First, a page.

President Ellen Johnson-Sirleaf has commissioned a contingency Fuel Unloading Facility and Aids to Navigation at the Freeport of Monrovia as an alternative to continue the supply of petroleum products, while a modern fuel unloading facility construction is in progress.
Performing the ceremony on Thursday, 19 May, President Sirleaf urged the port employees to stand up together with their managers to ensure that the National Port Authority or NPA is a first class port equal to anyone within the West African region.
“We are all looking forward to that; we are waiting for this transformation to be accelerated so that it can be finished within the time. And you know, it got to be finished by the end of 2017,” she urged. While commending the port management, Mrs. Sirleaf mandated NPA Managing Director David Williams to torn down and replace unfinished businesses and buildings at the port, noting that she got his word that the port was working on them.
“He assured me that the process has started. He pointed to the construction going on right there. He said ok, APM [Terminals] I think is spearheading the improvement to grounds that will lead to the container park, I believe,” said President Sirleaf, adding that the NPA said it will start the road work.
She made particular commendation to the navigational team, saying for the first time in more than 30 years, the port will now be able to have ships coming in at night – a development she hoped would translate into more employment, more goods, more taxes for the Liberia Revenue Authority or LRA and more activities in port.
“That means, those who are doing, providing goods and services – whether it is the shippers or the stevedores, they will all have more work. And that means more income for them, more income means better housing, more access to electricity and to water and to all those things that provide the comfort of life,” she noted.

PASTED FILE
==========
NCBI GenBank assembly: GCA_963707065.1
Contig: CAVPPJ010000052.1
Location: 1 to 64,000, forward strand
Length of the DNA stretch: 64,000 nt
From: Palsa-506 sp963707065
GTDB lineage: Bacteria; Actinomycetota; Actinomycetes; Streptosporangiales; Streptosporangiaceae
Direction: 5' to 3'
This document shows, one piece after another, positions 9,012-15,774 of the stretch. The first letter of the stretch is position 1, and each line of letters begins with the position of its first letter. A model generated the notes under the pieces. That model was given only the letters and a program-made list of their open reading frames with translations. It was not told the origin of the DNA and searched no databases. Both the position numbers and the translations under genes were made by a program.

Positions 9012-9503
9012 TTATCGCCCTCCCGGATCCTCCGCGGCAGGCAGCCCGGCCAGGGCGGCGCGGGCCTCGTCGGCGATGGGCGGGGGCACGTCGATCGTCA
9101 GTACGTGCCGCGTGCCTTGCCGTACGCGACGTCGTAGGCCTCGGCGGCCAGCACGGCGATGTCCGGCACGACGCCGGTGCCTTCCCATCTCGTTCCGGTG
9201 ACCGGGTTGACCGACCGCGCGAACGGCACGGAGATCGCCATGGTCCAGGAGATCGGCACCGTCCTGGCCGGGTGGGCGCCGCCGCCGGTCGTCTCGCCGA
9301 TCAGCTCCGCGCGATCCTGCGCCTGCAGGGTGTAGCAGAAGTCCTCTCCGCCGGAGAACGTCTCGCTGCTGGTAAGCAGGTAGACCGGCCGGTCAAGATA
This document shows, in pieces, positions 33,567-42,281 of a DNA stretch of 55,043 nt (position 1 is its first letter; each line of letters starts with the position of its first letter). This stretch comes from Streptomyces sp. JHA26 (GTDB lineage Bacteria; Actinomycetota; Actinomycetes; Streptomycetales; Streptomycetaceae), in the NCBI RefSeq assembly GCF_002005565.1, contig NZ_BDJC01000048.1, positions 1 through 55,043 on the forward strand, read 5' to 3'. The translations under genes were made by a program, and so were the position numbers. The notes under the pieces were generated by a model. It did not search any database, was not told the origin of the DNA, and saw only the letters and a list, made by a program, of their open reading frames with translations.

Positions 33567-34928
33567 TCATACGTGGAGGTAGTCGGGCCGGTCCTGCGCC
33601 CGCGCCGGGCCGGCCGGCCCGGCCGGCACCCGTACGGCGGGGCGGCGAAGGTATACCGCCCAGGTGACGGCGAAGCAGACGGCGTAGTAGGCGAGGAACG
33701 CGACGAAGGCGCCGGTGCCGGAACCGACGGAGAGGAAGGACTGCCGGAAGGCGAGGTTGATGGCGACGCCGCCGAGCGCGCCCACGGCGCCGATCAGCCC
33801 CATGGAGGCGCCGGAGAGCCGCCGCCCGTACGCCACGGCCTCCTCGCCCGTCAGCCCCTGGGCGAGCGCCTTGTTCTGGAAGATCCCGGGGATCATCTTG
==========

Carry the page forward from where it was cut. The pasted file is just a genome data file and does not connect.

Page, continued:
She recognized the work of current and past chairpersons and members of the NPA, which the current administration has been building upon, urging that the port be used for the good of Liberia and Africa. NPA Managing Director Williams thanked the Liberia Petroleum Refining Company or LPRC for the collaboration and cordial working relationship, noting that the financing by the NPA and installation of the Aids to Navigation and its commissioning in the port represented a milestone accomplishment by the government and a major leap in the government’s strives to make its ports regionally competitive and efficient.
He said the contingency Fuel Unloading Facility provides government a redundancy and an alternative to continue the supply of petroleum products on the local market while the construction of the new modern Fuel Unloading Facility is in progress.
“… [But] more importantly, in the event that the fragile old Fuel Unloading Facility currently in use ever fails,” Mr. Williams said, adding that the facility was jointly paid for by the managements of the NPA and the LPRC.
He said the commissioning of the Aids to Navigation sets the stage to take the NPA from 12-hours of operation to a 24-hours for the first time in over 30 years. Mr. Williams, however, noted that it would require coordinated efforts by the NPA, LRA, APM Terminals, BIVAC and all stakeholders to be ready to provide the services -meaning more trade and commerce and a boost to the economy.
APM Terminals Managing Director George Adjei expressed excitement as he reported to President Sirleaf that the Aids to Navigation will make movements of night -time vessels possible. He said it would bring great benefits to the shipping community of Liberia, while vessels operators will also benefit from a ‘quick turn-around” of their vessels as APM Terminals is now well-equipped to breadth and sail vessels at any time of the day.
Also making remarks, LPRC Managing Director Sumo Kupee recalled that the project was conceived about two years ago by stakeholders at an initial estimate of a million dollars, but executed “40 percent below the original price” following rigorous review.
He assured President Sirleaf that “we” can now rely on the supply of fuel on the Liberian market in the event of a collapse of the jetty that is being constructed at the port.
By Winston W. Parley-Edited by George Barpeen